Lately I have discovered I have a problem. It's called free time. I listen to other people talk about free time and how they don't have enough of it and they always want more of it. I just can't identify with that mindset. I have way too much free time. Growing up my Aunt P. would have "found" me "something to do" if I had complained of being bored. She was not a fan of the word "bored" or any form it can take. That was one of those quirks that I loved her for. However, the problem is not that I am bored or that I do not have enough to do. I cook, I clean, I job hunt. I hope against hope that I will be able to afford classes this semester.
No, the real problem is that I think too much. My brain cannot stop ruminating. It can get intense. The longer I have no intellectual pursuits the worse it becomes. This is certainly not that I condemn thinking or being an intellectual. Just that when I spend too much time alone with no intellectual pursuits I begin to lose some of my logic and rationality. It makes it more difficult for me to write (blog). I won't use the word crazy, but sometimes I feel like climbing walls. I simply cannot be tied down for any reason. Left to my own devices I need something to keep my mind occupied. I often fall into the realm of the past.
I will go over and over the same memories scouring them for more information. This is both helpful and not helpful. I have managed to accept a few of the tragedies that occurred during my lifetime. For example, the death of my friend C. whom I used to work with when my husband and I lived in Indiana. For a long time I could not face the fact that C. was gone. One of his favorite shows was My Name Is Earl. I have watched that show religiously for the past two years. It got canceled at the end of last season. When I realized the show was gone I felt like my friend had died all over again. I think I had put off accepting his death as long as I had a little memorial of him to hang onto. At first I thought I would be devastated. Yet, after a few more weeks I realized that I remember him joyfully. I am still sad he's gone, but I have accepted that it happened. Somehow putting my grief into something he cared about helped move me forward on that issue. So, that's just an example. It's minor compared to some of the other things I've been through (deaths in the family and more personal issues that I do not feel comfortable sharing in this rather public forum).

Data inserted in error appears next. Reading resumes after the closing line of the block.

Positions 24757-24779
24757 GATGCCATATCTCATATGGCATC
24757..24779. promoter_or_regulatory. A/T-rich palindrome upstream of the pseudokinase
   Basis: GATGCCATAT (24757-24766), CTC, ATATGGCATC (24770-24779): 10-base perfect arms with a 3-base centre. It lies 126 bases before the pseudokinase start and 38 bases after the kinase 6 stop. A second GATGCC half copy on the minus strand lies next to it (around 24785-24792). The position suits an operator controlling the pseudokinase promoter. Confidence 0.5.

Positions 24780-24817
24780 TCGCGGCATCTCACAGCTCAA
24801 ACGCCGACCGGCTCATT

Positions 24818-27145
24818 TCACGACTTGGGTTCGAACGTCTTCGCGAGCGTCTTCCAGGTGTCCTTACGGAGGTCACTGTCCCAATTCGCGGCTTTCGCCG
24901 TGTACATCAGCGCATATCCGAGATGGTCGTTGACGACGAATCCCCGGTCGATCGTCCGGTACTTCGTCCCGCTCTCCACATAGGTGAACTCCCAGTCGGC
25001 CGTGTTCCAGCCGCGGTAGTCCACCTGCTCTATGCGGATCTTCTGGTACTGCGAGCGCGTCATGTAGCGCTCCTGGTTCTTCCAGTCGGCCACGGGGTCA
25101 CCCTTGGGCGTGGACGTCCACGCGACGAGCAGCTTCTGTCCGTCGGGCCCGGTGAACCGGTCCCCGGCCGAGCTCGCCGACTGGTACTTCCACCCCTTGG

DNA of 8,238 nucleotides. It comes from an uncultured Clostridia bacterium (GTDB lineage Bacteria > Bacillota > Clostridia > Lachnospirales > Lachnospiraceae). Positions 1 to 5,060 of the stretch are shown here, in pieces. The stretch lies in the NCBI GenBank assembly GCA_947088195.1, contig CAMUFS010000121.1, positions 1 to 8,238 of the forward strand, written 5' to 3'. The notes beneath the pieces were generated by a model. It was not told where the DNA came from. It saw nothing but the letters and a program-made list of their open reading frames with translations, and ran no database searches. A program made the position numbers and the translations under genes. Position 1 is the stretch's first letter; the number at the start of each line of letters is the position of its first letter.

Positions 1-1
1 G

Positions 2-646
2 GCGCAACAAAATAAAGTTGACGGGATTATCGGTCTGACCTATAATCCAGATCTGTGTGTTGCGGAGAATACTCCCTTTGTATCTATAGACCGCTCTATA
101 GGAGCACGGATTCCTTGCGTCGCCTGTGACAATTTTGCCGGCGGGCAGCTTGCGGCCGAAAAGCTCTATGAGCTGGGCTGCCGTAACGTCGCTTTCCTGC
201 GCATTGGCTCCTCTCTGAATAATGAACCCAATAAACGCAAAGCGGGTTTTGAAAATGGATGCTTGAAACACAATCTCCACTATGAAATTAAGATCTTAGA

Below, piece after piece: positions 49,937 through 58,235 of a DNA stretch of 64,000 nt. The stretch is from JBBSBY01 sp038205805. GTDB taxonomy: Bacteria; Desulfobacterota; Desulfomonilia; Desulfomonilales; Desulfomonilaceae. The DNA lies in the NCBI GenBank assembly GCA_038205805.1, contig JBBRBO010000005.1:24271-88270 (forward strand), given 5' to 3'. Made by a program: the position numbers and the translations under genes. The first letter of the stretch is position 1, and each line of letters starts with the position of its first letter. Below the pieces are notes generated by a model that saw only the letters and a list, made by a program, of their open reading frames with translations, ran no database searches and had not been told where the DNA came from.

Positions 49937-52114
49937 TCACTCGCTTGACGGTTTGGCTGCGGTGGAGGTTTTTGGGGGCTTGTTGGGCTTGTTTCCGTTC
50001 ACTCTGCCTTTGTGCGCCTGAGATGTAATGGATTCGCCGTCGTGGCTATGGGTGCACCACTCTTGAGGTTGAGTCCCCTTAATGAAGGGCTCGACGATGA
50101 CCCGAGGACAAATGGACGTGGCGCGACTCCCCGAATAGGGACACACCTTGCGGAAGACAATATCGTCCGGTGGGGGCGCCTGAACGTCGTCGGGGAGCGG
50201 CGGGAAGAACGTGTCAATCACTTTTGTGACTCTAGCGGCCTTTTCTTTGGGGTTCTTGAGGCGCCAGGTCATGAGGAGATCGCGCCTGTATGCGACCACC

I have an overactive brain and when it doesn't have enough to do it seeks out all sorts of notions to churn over. On the one hand, it's good to have the time to process things (like C.'s death) that I put aside when I was too busy. On the other, I just feel like I have way too much free time. I really need a job again . . .